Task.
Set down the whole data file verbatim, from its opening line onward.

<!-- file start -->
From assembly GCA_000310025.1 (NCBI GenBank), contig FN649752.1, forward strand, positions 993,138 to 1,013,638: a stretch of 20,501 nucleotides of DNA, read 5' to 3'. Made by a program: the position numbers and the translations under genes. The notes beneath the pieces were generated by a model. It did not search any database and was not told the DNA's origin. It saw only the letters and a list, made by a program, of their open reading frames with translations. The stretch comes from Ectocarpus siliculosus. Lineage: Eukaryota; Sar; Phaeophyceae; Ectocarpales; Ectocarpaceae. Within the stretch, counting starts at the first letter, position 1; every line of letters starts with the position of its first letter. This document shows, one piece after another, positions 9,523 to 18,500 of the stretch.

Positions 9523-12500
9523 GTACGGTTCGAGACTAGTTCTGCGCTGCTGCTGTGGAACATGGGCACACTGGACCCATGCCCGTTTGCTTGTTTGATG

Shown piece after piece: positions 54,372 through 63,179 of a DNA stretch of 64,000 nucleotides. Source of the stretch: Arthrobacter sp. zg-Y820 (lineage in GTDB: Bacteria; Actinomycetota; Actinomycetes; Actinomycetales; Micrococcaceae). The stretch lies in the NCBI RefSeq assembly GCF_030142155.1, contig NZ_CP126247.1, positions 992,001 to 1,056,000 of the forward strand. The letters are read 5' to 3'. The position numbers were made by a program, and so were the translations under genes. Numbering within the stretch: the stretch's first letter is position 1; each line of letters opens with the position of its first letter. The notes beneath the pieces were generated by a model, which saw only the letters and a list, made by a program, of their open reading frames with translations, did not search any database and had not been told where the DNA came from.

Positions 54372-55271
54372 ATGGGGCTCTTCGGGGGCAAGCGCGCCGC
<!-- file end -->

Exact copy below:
From assembly GCA_000310025.1 (NCBI GenBank), contig FN649752.1, forward strand, positions 993,138 to 1,013,638: a stretch of 20,501 nucleotides of DNA, read 5' to 3'. Made by a program: the position numbers and the translations under genes. The notes beneath the pieces were generated by a model. It did not search any database and was not told the DNA's origin. It saw only the letters and a list, made by a program, of their open reading frames with translations. The stretch comes from Ectocarpus siliculosus. Lineage: Eukaryota; Sar; Phaeophyceae; Ectocarpales; Ectocarpaceae. Within the stretch, counting starts at the first letter, position 1; every line of letters starts with the position of its first letter. This document shows, one piece after another, positions 9,523 to 18,500 of the stretch.

Positions 9523-12500
9523 GTACGGTTCGAGACTAGTTCTGCGCTGCTGCTGTGGAACATGGGCACACTGGACCCATGCCCGTTTGCTTGTTTGATG

Shown piece after piece: positions 54,372 through 63,179 of a DNA stretch of 64,000 nucleotides. Source of the stretch: Arthrobacter sp. zg-Y820 (lineage in GTDB: Bacteria; Actinomycetota; Actinomycetes; Actinomycetales; Micrococcaceae). The stretch lies in the NCBI RefSeq assembly GCF_030142155.1, contig NZ_CP126247.1, positions 992,001 to 1,056,000 of the forward strand. The letters are read 5' to 3'. The position numbers were made by a program, and so were the translations under genes. Numbering within the stretch: the stretch's first letter is position 1; each line of letters opens with the position of its first letter. The notes beneath the pieces were generated by a model, which saw only the letters and a list, made by a program, of their open reading frames with translations, did not search any database and had not been told where the DNA came from.

Positions 54372-55271
54372 ATGGGGCTCTTCGGGGGCAAGCGCGCCGC